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Book Great Danes (Barron's Complete Pet Owner's Manuals) (Barron's Dog Bibles)

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Great Danes (Barron's Complete Pet Owner's Manuals) (Barron's Dog Bibles)

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    Available in PDF - DJVU Format | Great Danes (Barron's Complete Pet Owner's Manuals) (Barron's Dog Bibles).pdf | Language: ENGLISH
    Joe Stahlkuppe(Author)

    Book details


Written primarily for prospective and inexperienced pet owners, as well as for older children who are learning about responsible pet care, Barron s Complete Pet Owner s Manuals present basic pet care information. The many titles in this series cover all popular dog and cat breeds, bird varieties, hamsters and other small caged animals, aquarium fish varieties, terrarium pets, and even reptiles, amphibians, and exotics. Each title features approximately 70 color photos and advises on acquiring an animal, housing, feeding, health care and where applicable, grooming and training

Information and advice to help you take good care of your Great Dane The typical Great Dane:origins, temperament, physical traits, and moreExpert advice:adoption, feeding, health care, training, grooming, and moreUnderstanding your Great Dane: specific dietary and exercise needs, its vocal and body language, more

2.3 (3529)
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Book details

  • PDF | 96 pages
  • Joe Stahlkuppe(Author)
  • Barron's Educational Series Inc.,U.S.; 2nd Revised edition edition (25 Oct. 2012)
  • English
  • 4
  • Science & Nature

Read online or download a free book: Great Danes (Barron's Complete Pet Owner's Manuals) (Barron's Dog Bibles)

 

Review Text

  • By Deborah Toft on 15 April 2013

    I was hoping for a book which would give advice and information specific to the quirks of a Great Dane. Whilst there were some useful generalised points (they like to lean on people and don't like leaving on their own too much) I was very disappointed that there was little in the way of information from experienced owners who had trained Danes and/or adopted or taken in a rescue case.

  • By J. Tunstall on 14 December 2012

    Good manual but do not like the pics of Danes with cropped ears. It is barbaric and commonplace in USA. It was present for husband and he found photos quite upsetting.

  • By N. STEVENS on 24 August 2009

    A well written book with lots of information about Great Danes that is not always included in puppy books. I would say it is very Americanised.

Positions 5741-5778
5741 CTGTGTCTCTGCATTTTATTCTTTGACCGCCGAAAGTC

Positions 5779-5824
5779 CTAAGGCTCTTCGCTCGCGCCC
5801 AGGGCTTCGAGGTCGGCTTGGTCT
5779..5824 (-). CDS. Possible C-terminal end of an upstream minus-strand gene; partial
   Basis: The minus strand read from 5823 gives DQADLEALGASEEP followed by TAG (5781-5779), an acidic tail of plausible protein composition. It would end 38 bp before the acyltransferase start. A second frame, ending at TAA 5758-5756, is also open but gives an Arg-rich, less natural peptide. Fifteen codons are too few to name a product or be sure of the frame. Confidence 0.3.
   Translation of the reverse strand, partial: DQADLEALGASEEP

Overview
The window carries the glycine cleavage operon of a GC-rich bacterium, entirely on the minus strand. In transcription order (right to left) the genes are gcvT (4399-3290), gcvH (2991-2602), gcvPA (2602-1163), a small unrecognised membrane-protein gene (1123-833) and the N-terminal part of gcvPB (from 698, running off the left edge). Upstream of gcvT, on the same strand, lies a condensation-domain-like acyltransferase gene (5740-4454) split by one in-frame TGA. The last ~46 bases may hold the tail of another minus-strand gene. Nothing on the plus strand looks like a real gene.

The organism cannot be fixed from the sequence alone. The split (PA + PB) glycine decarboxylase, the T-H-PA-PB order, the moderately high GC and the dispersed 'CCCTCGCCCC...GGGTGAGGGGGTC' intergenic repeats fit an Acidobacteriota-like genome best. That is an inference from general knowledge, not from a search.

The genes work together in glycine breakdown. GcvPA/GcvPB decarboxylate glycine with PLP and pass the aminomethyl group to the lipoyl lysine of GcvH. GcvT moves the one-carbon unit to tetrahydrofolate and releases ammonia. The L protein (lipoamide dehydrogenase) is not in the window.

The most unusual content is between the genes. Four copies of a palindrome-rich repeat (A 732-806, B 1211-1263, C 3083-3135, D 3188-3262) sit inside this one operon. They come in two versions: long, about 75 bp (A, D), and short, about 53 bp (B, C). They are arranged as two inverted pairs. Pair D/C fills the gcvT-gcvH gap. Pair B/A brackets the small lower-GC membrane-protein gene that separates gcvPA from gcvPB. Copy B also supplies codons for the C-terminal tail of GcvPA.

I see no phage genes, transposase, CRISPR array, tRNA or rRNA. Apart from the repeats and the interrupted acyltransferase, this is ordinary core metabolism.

• By Shaz on 11 December 2013

    Quick delivery. A very useful book to read prior to purchasing this breed, however it is aimed at the American market so not all etails are relevant

  • By Ashtar Command on 27 August 2011

    I have my fair share of Boxer, Schnauzer and even Irish Wolfhound experience, but none with Great Danes. (Known as Grand Danois here in Sweden.) Perhaps it's just as good that I don't. I couldn't stand that Boxer, and the Great Dane somehow reminds me of a Boxer - except that it's much, much larger!The two most famous Great Danes are both cartoon characters: Scooby-Doo and Marmaduke. The cursed hellhound in "Hound of the Baskervilles" is also a Great Dane, at least in the movie and TV adaptations. But what are real Great Danes like?According to Joe Stahlkuppe, the "real" Grand Danois is a calm, well disposed and even sensitive dog. Like Scooby, they can be clownish and fun-loving. However, Great Danes are suspicious of strangers and can be trained to become guard dogs, or even aggressive attack dogs. The latter option, however, is not really in keeping with the dog's authentic character. The author of this book angrily suggests that maladapted dog owners who turn their Great Danes into vicious aggressors need therapy. A more serious piece of advice is to get a Rottweiler or Doberman - breeds better adapted for aggressive defence.A well trained and well behaved Great Dane should be a great family pet, get along with both children and other dogs in the household, while nevertheless guarding the property against intruders. This dog is big enough to physically make an adult male fall over, and probably sit on him, too, until the police arrives!"Great Danes" is a great (!) introduction to this particular breed. The book is directed at people who never had a dog or Great Dane before, and gives an overview of both obedience training, where to buy a Great Dane puppy, health problems, food issues, and - more than once - warnings not to turn your Dane into a monster. More humorous problems, at least to an outsider, includes the dog's "leaning" behaviour, a sign of affection that can be problematic if an adult Dane leans on a little old lady, child or even you. Letting the pup sleep in your bed is another no-no, since the adult dog might not want to break the habit. The wagging tail of a Great Dane can knock down a toddler or destroy your china. And so on...The colour photos of Great Danes in this book are excellent, including several of the black variety, which does indeed look like a hellhound. I would think twice before entering a yard with two of *those* hanging around. Another variety is the Harlequin, which looks like an over-sized Dalmatian (it would have made Cruella De Vil more well-behaved). The funniest photo shows a Great Dane with a zebra-striped toy bone. The toy bone is large enough to be used as a weapon, in case your dog flunks!OK, I admit I'm somewhat sceptical to the idea of a jumbo-sized Boxer. I wouldn't feel safe around a muscular doggie larger than myself. Something Big Slick Fido would probably spot, and then things would go downhill from there.But that's me. ;-)If you like dogs, and want to upsize, this little book might be a good way to start.


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